DETROIT — General Motors’ new contract with the UAW, which members ratified last week after a 40-day strike, gives the automaker what it wanted: the closure of three underutilized plants, a key piece of its restructuring plan.

But the win comes with a trade-off. The sweeteners offered to secure workers’ approval, including a record $11,000 ratification bonus and hourly wages topping out at more than $32, could put the automaker at an even greater cost disadvantage compared with nonunion competitors.

“A lot of their equity strategy was dependent on doing the restructuring, reducing capacity. That’s what a lot of investors were looking at,” Jefferies analyst Philippe Houchois told Automotive News. “From that standpoint, they were willing to pay up to get that done.”

The pay increases, lucrative bonuses and other cash incentives that GM put in the deal helped persuade 56 percent of production workers and about two-thirds of skilled-trade workers to vote in favor of it. Opposition from workers displaced by this year’s plant closures and from many of those who earn lower wages at GM’s parts-making subsidiary wasn’t enough to derail the deal.

Late last year, GM outlined a restructuring plan designed to slash $6 billion in costs by 2020. The strategy included closing four plants and cutting 15 percent of its North American salaried jobs.

The UAW agreed to let GM close three of the four, including the Lordstown plant in Ohio that President Donald Trump and other politicians heavily lobbied to save. The one survivor is Detroit-Hamtramck Assembly, which GM will spend $3 billion retooling to make electric vehicles.

Still, GM will spend more overall on labor under the contract and has lost as much as $1.75 billion since workers went on strike Sept. 16, according to Anderson Economic Group, a Michigan consulting firm.

GM is expected to give its first official indication of the strike’s effect on its finances when it reports third-quarter earnings Tuesday, Oct. 29, although only the first two weeks of the walkout occurred in that quarter.

Under the contract, workers are to receive their ratification bonus as well as a 4 percent bonus within days. Base wages would increase 3 percent in 2020 and 2022, with an additional 4 percent bonus payment in between, and new hires would have to wait four years to reach top pay rather than eight. Profit-sharing is no longer capped at $12,000 per year, though that would come into play only if GM generated more profits in the years ahead than in 2016, when U.S. auto sales achieved record volume.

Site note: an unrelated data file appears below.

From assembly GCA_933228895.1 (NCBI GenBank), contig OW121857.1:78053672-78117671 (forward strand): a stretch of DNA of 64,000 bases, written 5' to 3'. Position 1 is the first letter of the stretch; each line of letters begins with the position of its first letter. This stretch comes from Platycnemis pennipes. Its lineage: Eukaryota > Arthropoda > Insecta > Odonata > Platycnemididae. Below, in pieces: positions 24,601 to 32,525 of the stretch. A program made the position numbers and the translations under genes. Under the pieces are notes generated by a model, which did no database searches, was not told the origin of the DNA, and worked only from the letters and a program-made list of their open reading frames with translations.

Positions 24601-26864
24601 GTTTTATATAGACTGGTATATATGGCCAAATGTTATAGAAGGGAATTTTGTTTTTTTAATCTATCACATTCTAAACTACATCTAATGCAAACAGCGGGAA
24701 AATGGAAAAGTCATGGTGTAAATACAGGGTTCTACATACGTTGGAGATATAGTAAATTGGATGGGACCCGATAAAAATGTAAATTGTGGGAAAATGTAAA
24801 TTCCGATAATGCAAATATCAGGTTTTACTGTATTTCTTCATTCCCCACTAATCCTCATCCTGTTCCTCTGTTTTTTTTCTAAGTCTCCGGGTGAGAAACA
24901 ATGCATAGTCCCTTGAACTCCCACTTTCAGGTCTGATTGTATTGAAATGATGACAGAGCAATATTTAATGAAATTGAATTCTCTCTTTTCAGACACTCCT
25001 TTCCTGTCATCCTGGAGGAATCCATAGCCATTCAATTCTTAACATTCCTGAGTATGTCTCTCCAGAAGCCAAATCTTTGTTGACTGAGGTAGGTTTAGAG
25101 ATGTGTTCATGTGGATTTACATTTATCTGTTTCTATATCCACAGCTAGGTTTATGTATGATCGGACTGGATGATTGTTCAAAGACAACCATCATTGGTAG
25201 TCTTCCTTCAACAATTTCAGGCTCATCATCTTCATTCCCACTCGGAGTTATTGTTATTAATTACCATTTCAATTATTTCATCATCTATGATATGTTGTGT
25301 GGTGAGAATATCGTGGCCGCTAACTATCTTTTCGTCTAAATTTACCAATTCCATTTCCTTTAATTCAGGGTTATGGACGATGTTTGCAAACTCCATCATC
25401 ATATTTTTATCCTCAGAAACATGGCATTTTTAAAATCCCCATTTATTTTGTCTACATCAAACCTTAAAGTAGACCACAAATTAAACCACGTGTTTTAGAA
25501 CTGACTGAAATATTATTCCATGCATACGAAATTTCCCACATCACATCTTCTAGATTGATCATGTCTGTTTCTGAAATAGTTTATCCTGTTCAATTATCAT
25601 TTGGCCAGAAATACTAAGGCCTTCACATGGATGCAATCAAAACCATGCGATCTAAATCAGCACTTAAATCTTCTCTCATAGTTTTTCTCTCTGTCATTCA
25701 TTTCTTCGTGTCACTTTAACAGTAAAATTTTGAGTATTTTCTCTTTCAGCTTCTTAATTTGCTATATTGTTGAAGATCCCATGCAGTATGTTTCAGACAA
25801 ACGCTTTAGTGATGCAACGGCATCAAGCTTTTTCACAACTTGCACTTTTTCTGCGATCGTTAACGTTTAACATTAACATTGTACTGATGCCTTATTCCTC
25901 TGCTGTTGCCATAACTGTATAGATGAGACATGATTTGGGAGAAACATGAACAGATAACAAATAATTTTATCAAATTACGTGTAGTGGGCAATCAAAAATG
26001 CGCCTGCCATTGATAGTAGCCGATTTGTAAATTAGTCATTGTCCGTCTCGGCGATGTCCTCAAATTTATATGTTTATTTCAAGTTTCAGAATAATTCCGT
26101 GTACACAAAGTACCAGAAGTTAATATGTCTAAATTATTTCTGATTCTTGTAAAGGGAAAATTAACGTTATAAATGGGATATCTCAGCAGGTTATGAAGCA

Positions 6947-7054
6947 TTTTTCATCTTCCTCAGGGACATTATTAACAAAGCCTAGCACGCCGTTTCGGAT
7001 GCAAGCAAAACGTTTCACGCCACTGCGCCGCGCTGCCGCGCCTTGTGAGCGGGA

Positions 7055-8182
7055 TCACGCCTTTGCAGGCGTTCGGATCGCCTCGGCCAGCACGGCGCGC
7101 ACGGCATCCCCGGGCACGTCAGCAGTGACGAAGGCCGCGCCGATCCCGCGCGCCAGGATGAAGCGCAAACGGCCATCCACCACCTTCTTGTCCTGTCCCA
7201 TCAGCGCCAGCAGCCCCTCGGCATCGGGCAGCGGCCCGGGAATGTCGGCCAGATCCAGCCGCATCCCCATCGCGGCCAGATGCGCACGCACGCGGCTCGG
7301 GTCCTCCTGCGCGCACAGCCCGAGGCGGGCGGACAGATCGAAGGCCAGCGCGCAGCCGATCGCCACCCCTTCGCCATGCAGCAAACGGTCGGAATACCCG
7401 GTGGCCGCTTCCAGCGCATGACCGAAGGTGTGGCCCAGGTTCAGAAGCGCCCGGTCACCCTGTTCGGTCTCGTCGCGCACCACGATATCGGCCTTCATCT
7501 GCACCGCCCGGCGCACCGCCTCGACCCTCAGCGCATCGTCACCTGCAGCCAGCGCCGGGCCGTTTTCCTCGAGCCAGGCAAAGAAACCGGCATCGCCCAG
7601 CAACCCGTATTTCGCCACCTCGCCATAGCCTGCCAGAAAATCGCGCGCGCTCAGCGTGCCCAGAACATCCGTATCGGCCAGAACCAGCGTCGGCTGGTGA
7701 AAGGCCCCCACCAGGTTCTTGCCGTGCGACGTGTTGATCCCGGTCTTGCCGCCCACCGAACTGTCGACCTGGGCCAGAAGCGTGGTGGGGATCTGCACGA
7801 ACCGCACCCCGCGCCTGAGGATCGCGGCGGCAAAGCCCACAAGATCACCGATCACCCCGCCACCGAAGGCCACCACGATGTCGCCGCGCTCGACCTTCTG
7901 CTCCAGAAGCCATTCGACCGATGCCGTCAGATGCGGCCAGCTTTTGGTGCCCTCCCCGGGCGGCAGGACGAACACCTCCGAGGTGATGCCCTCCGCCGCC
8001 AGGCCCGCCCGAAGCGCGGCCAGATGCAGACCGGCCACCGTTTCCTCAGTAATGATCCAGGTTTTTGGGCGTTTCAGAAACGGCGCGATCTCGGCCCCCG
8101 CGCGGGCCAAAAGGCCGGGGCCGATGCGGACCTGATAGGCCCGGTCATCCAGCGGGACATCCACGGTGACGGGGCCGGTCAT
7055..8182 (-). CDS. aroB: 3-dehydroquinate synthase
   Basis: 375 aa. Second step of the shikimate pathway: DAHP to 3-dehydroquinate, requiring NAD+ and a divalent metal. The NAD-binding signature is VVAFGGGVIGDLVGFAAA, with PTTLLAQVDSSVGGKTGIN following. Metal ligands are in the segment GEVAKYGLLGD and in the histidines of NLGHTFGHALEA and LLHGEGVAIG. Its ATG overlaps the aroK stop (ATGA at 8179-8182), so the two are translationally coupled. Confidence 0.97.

GM’s hourly labor-cost gap compared with international automakers in the U.S. is $13 per hour on average, according to the Center for Automotive Research in Ann Arbor, Mich. The automakers went into this year’s negotiations aiming to narrow that gap, but the wage increases, lump-sum payments and uncapped profit-sharing are likely to raise costs instead, said Kristin Dziczek, vice president of industry, labor and economics at the center.

The closures of Lordstown and transmission plants in Baltimore and suburban Detroit would raise GM’s U.S. plant capacity utilization rate to 72 percent in 2020 from 67 percent this year, according to LMC Automotive.

GM also will continue to take advantage of lower labor costs in Mexico, despite the union’s complaints. The contract did not include any production shifts out of Mexico, where GM gets about a quarter of its North American production, according to estimates by the Automotive News Data Center. GM makes the Chevrolet Blazer, Equinox and Silverado in Mexico, among other vehicles, and was the country’s largest auto producer in 2018.

Beyond the plant closures, GM wanted a more flexible staffing model that included additional temporary workers. It also sought relief from health care costs that rose 18 percent from 2014, to $900 million last year.

Instead, the union shot down GM’s proposed health care changes and got the company to give temps a direct path to permanent employment, which allows them higher pay and better job security. Next year, full-time temps with at least three years on the job can get permanent status, and the conversion happens after two years on the job starting in 2021.

GM agreed to keep workers’ out-of-pocket health care costs unchanged at 3 percent, after initially proposing an increase to 15 percent. The average U.S. worker pays 18 percent of premiums for single coverage and 29 percent for family coverage.

Health care “wasn’t a win for [GM] at all,” said Art Schwartz, a former GM negotiator who’s now president of Labor and Economics Associates. “The UAW would strike indefinitely for health care costs.”

Because neither Ford Motor Co. nor Fiat Chrysler Automobiles is asking for plant closures — on the contrary, FCA is building a plant in Detroit that will employ thousands of new workers — the contract’s benefits for those automakers are slim.

If Ford and FCA use GM’s agreement as a template, as expected, Dziczek said, “what are their wins at the table?”

Reduced health care costs, for example, would have benefited all three companies. Under the pattern-bargaining philosophy, the union likely will demand the same wage increases and lump-sum payments from FCA and Ford.

The UAW said it would next focus on reaching a deal with Ford before moving to FCA.

“Because FCA and Ford have no particular issues of plant closures to negotiate, the fact that GM paid up to get those plant closures will also impact Ford and FCA,” said Houchois, the Jefferies analyst. “The pain of fixed costs on the labor side will be shared, but on the capacity side, it’s a net gain for GM.”

The lump-sum payments, wage increases and bonuses made the latest contract expensive for GM, added Schwartz.

But by closing the plants, “the principal of ‘the company runs the company’ is maintained. GM gets to run the business.”

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